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Rogue Legacy Review


Cellar Door Games initially released Rogue Legacy, their rogue-like platformer, to the PC masses back in 2013 and then onto Playstation a year later. Now, 12 months on from the Sony release, Cellar Door are back and bringing their randomly generated castle platformer to Xbox One. Has it transferred well to Xbox One or is the excessive randomness just too much for the casual player?

Your goal is to take control of a sole Knight as you explore a castle filled with randomly generated rooms containing random bits of treasure, filled with random platforms to negotiate and frequented by random enemies to kill. In fact, it’s all a bit random. And that’s as much its downfall as it is its unique selling point.

For casual gamers who are just after a bit of fun will find that Rogue Legacy is a tough old nut to crack…and even when you do crack it, you’ll find the unarranged, undirected gameplay just a tad too uncompromising.

rogue legacy attack

Other than having to find and kill four distinctly different bosses, as much as I’ve tried to find a story behind Rogue Legacy, I can’t for one minute care to understand what is going on. My first hour or so with the game saw me die more deaths than I thought possible, whilst the next one teased me into further playthroughs with the delightful calls of numerously teased upgrades, before then sending me on an ever increasing arc of desperation and soul killing hatefulness.

You see, with Rogue Legacy, your playthrough with the game seemingly lasts forever. If you die, you quickly find yourself back in control of another Knight – the offspring of the deceased in fact. Any money you may have earnt is available to spend in The Manor, at the Blacksmiths, with the Enchantress or with the ever friendly Architect, before you head back into the Castle once more to earn discover more cash.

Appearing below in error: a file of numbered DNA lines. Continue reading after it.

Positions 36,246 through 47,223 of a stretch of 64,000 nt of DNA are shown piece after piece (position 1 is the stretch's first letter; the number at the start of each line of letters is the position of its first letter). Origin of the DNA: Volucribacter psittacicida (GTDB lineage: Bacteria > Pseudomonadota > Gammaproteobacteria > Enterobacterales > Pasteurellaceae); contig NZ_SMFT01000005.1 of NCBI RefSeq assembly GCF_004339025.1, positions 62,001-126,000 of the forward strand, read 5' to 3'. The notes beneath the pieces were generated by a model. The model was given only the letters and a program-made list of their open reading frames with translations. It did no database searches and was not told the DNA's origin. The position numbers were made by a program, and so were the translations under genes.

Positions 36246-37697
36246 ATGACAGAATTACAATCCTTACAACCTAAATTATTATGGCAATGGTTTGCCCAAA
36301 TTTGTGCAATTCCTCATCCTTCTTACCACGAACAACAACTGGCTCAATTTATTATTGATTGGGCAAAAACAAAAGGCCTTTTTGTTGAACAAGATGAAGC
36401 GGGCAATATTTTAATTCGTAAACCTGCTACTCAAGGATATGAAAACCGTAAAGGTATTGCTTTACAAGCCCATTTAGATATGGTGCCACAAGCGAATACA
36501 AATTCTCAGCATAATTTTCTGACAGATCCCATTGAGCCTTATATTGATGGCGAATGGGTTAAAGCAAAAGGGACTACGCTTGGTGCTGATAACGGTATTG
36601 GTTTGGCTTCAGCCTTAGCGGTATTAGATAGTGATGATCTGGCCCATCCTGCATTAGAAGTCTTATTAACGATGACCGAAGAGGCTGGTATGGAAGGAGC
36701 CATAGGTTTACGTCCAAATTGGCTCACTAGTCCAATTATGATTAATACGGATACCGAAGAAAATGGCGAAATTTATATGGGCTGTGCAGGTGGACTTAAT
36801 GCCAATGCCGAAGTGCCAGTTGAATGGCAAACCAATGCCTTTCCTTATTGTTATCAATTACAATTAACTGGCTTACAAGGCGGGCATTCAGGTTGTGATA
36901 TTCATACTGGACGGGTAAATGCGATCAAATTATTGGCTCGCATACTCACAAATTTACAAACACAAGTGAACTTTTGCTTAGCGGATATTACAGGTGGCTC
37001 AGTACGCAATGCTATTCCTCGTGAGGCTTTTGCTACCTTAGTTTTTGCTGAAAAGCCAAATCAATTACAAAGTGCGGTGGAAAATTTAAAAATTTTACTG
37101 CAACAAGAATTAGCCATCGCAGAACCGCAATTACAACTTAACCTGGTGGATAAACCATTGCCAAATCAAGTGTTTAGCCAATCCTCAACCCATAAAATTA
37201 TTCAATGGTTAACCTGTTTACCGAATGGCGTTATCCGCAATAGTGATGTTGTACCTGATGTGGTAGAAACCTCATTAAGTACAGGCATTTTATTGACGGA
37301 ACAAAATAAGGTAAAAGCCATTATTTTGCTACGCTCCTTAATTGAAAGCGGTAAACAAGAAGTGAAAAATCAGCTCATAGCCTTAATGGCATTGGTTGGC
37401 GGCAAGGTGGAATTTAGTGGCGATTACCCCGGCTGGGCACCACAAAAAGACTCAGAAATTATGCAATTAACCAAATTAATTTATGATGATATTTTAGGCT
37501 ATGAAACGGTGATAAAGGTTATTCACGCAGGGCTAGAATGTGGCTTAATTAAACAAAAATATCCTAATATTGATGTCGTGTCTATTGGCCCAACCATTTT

And that’s about all there is to the game. Or at least all I’ve managed to discover.

If truth be told, I’d be surprised if many actually managed to make it through that far as whilst the learning curve isn’t particularly steep. You’ll have to be able to acknowledge that death is par for the course and it’ll only be after many hours or grinding away, leveling up the rooms in the Manor and buying new swords from the Blacksmith that you’ll finally start to find something worthwhile.

rogue legacy traits

Thankfully, the random nature of the game doesn’t just extend to the rooms of which you’ll be exploring. Cellar Games must be congratulated on injecting a huge slice of humour into Rogue Legacy, with the rather manic skills and attributes that you’ll find each and every Knight afflicted with. You may attempt one castle run through with a Knight who has OCD tendencies, needing to smash everything and anything in order to raise his MP, or another that has been hit by a bout of Gigantism, making you seemingly too large to even make it through half the rooms on offer. If that isn’t good enough for you then a personal fave is picking a guy who is troubled by vertigo, seeing the entire land switch upside down. It’s these unique little twists that make you want to carry on through the tough times that Rogue Legacy brings.